Not the usual stuff!
1. The banks of the Taff once had forts to guard against attacks by the Irish
The Irish were a menacing threat to Roman Britain and forts were built along what is now the Taff to guard against their attacks. Colonies of Irish existed in Wales long after the Romans. Names such as Llyn and Dinllaen are of Irish origin, as was the kingdom of Dyfed, where there are 20 stones inscribed with letters in ogham, from Ireland.
2. Vikings sold the people of Wales as slaves
The Vikings repeatedly attacked Wales in the 10th century. From strongholds in the Isle of Man and Dublin they savaged communities along the coast. It's probably in this time that Scandinavian names, later adopted in English, were given to places like Swansea, Bardsey, Anglesey and Fishguard. There is evidence that the Northmen established small trading stations in Cardiff and there was an extensive stronghold in Anglesey, whose people were sold as slaves. In 987, 2,000 men of the island were captured and sold. The next year, places like Llantwit Major and St Dogmaels were among those plundered.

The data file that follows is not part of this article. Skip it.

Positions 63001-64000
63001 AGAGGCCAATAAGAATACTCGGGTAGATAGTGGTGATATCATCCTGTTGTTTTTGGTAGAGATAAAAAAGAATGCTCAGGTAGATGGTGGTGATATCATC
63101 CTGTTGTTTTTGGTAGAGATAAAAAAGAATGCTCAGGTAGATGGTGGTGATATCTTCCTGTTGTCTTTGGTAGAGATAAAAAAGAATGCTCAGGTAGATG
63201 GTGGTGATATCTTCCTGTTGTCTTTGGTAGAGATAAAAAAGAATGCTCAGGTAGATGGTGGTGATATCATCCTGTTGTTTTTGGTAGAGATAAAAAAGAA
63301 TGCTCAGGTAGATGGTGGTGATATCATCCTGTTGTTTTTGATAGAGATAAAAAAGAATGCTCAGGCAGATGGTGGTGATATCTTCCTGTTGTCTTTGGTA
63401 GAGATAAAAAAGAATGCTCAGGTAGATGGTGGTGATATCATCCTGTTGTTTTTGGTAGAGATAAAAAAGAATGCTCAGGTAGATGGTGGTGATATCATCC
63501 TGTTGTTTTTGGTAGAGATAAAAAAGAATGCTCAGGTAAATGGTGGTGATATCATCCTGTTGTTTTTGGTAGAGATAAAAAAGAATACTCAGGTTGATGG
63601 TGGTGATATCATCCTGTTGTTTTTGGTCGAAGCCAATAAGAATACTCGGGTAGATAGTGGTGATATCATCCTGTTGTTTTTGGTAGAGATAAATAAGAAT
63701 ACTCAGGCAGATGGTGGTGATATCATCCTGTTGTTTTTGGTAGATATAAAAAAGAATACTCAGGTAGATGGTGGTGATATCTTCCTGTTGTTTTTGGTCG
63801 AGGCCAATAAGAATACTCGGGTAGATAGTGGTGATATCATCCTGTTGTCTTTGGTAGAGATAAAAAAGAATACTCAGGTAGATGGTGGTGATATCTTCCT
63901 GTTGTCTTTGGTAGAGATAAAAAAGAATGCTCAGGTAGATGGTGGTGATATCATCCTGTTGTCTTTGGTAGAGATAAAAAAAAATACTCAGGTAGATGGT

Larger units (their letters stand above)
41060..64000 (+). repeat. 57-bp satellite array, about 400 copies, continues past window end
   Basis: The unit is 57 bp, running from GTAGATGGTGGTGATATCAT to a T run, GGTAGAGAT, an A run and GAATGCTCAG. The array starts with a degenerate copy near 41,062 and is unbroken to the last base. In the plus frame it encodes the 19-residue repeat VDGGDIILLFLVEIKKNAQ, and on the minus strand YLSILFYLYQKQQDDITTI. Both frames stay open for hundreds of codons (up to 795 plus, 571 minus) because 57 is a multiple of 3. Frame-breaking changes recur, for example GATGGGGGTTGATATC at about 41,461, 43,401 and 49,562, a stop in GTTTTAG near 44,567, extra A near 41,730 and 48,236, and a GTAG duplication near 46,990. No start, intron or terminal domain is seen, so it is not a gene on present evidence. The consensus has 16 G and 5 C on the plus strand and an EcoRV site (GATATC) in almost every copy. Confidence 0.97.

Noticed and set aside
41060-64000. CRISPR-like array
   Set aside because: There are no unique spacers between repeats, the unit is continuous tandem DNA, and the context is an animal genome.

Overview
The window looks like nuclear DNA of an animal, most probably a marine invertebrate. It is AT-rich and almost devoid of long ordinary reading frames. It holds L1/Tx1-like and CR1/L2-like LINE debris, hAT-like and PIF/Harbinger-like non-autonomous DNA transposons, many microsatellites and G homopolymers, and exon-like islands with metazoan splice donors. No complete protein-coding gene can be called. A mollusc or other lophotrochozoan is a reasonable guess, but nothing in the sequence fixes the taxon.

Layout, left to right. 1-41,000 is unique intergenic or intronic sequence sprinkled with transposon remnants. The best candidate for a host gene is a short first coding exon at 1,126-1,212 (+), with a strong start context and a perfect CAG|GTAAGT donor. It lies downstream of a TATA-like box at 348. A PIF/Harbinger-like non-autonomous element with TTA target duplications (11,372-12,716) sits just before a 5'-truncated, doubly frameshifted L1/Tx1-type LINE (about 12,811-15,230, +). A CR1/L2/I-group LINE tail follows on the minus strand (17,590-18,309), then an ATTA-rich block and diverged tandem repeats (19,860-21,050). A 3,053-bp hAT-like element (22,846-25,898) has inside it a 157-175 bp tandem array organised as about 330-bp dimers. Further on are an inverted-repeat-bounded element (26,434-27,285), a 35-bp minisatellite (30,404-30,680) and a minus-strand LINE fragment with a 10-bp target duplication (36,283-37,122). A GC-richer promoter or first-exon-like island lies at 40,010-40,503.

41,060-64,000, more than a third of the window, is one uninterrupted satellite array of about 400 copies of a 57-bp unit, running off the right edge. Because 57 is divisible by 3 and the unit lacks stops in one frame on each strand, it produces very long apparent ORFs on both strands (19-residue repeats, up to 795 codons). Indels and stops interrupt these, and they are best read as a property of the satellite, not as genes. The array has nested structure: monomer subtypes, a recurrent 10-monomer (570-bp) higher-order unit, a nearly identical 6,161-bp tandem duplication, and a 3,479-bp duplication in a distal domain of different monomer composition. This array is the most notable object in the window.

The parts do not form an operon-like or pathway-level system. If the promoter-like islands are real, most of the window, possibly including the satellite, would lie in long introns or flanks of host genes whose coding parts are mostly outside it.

3. The word 'Sais' was first given to a Welshman who knew how to speak English
'Sais' is still used today in Welsh to describe someone English, sometimes in a derogatory context. However, it was first used in the 15th century to describe a Welshman who knew how to speak English. Welsh people had little reason to know the language in the middle ages, and the use of the word suggests the knowledge was rare and viewed with contempt